It's a given that I have enjoyed the pursuit of history for as far back as I can remember; fiction or fact. For me the crucial key to bringing a blast from the past from the dry, mundane statements frequently found in textbooks to a vital, living reflection is the extent of research that leads to humanizing the players and events.
It was the winter of 1941. The valiant battleship HMS Duke of York struggled against the screaming winds and forty-foot waves of a mighty December gale.
Winston S. Churchill, prime minister of Great Britain is on his way to the United States to spend Christmas with President Franklin D. Roosevelt of these United States. A subtle insertion, truly seeming as part of the story, by author Wood gives a short background into the dreams of a youthful Churchill coupled with his trials, tribulations and staunch attitude in leading the British people up to this point. He is most anxious to complete the crossing to brainstorm with President Roosevelt on what they might do to fight their enemies bringing peace to the world.
In Washington D. C. Roosevelt awaits the arrival of the prime minister feeling the heaviness of his presidential responsibilities in the wake of the bombing of Pearl Harbor, Hawaii. Wood relates the philosophy that Roosevelt has held since boyhood about service to his country despite polio attacking his body. He and Churchill have the same end goal---a world that is safe for our children.
Amid the formalities of the Christmas and New Year festivities, White House dinners and press conferences the two met surrounded by strategists daily for nearly a month many times late into the night. Winston made for an unusual and entertaining guest roaming the halls at all hours; the two would pop into each others' rooms unannounced if something weighed on their minds. Roosevelt and Churchill cemented a friendship that would last a lifetime.
The day after Christmas Churchill addressed the Congress of the United States of America. Given the well earned reputation as a speaker of the highest caliber, the ideas proposed by Churchill were hardily embraced by those in attendance and by the American people listening on their radios. This Grand Alliance named "The Declaration of the United Nations" did indeed alter the destiny facing countries throughout the world at that time and has to this day far-reaching effects.
Douglas Wood known for his titles, Old Turtle, Grandad's Prayers of the Earth and Nothing to Do, breaths life into Roosevelt and Churchill through those intimate details about each which his research, primary and secondary sources listed in a bibliography at the book's end, revealed. The personal, inspirational quotes of each leader carefully placed throughout the narrative make readers feel as though they are the proverbial "fly on the wall". The little tidbits of information, Churchill being too excited to sleep that first night to the extent that he had to take a sleeping pill, are what elevate these men of history from names on paper to real flesh and blood persons.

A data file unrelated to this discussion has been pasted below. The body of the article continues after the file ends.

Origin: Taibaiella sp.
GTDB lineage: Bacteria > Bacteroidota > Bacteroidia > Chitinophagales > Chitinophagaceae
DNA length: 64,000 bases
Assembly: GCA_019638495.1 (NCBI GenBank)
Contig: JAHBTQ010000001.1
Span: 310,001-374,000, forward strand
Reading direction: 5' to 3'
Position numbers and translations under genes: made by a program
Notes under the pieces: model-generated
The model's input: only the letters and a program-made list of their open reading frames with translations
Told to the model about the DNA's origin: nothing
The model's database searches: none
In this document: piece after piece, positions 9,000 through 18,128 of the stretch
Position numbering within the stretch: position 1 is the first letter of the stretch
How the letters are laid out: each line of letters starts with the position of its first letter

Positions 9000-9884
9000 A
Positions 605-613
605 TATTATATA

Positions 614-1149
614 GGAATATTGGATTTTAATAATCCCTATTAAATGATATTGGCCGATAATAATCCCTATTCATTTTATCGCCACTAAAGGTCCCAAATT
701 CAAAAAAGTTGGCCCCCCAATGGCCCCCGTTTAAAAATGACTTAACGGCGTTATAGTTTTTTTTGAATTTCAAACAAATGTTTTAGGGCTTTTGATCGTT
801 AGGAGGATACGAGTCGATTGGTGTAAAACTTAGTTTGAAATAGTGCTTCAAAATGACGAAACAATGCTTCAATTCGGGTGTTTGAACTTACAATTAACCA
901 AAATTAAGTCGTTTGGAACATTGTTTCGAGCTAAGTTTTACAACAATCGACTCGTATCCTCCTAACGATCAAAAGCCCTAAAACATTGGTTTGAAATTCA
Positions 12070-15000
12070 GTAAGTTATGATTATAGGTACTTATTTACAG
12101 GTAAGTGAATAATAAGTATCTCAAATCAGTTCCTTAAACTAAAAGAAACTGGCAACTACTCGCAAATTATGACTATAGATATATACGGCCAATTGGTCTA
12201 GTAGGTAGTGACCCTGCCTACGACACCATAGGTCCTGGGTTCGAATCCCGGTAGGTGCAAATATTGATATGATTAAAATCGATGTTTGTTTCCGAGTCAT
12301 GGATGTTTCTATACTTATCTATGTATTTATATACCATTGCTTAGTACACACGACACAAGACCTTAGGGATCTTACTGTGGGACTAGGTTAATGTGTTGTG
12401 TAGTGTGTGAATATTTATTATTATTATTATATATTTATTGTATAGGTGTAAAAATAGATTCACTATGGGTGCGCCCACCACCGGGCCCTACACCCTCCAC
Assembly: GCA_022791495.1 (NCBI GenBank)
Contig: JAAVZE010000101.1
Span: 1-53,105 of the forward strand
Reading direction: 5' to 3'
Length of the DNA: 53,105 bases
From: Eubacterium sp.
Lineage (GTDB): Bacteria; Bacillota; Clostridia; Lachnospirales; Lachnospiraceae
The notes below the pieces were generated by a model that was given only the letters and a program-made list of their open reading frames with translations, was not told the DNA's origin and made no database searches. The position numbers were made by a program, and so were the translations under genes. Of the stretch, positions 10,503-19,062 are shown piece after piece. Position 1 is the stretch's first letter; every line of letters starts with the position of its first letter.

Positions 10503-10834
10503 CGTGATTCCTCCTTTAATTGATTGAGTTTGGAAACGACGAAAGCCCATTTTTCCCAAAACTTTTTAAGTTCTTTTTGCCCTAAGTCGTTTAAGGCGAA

Wood includes a listing of accomplishments that arose from this meeting in his Afterword. In an Author's Note he speaks of growing up hearing of this time in history, his father serving in Italy and Arabia during World War II and of other male family members service in other parts of the world, just as I did, my father having served in the units stationed on the Aleutian Islands.
As the winds of northern Michigan howl around my home this evening, we have yet again another gale warning on Lake Michigan and along the shoreline, it is not too hard to imagine the crossing Churchill made across the Atlantic that December in 1941 especially when the outstanding skills of illustrator Barry Moser grace the book's pages capturing the essence of the people and events like the lens of a camera. On the last page of the book readers see:
The book was designed and typeset by Barry Moser, who also composed and designed the illustrations.
Using transparent watercolor on papers made in Fabriano, Italy, Moser used historical photographs, which were freely cropped, modified, and merged into totally new images by the illustrator.
Most of these illustrations belong framed and hanging on a museum wall but Moser commands that respect for his work. Readers feel that if they were to reach out and touch a character they would be warm, alive. The use of black and white only on the first visual of the ship crossing the ocean toward the United States portrays the chilling danger of the voyage. It contrasts, as it should, with the warmth of the lighting of the national Christmas tree when both Roosevelt and Churchill spoke or the energy of Churchill's speech to Congress.
Author Douglas Wood and illustrator Barry Moser, both outstanding in their individual endeavors, together are masterful. Captivating nonfiction, although in picture book format, belonging in any setting for personal or educational purposes whatever the age is what Franklin and Winston: A Christmas That Changed the World offers impressively.